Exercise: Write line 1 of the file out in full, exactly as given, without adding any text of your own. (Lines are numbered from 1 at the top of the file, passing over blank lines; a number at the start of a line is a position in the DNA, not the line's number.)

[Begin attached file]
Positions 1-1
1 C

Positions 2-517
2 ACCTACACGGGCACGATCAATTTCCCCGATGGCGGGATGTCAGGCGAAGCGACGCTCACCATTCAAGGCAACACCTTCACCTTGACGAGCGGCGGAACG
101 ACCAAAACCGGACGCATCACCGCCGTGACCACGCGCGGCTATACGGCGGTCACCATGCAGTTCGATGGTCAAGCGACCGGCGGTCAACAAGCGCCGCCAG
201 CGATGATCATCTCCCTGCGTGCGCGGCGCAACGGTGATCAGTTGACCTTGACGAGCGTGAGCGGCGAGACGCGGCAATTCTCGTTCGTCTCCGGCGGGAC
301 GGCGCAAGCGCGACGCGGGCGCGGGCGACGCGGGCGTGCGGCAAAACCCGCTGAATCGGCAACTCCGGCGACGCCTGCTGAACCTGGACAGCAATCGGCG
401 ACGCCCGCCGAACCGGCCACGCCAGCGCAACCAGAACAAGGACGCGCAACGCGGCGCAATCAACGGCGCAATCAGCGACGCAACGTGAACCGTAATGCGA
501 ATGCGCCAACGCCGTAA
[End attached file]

Positions 1-1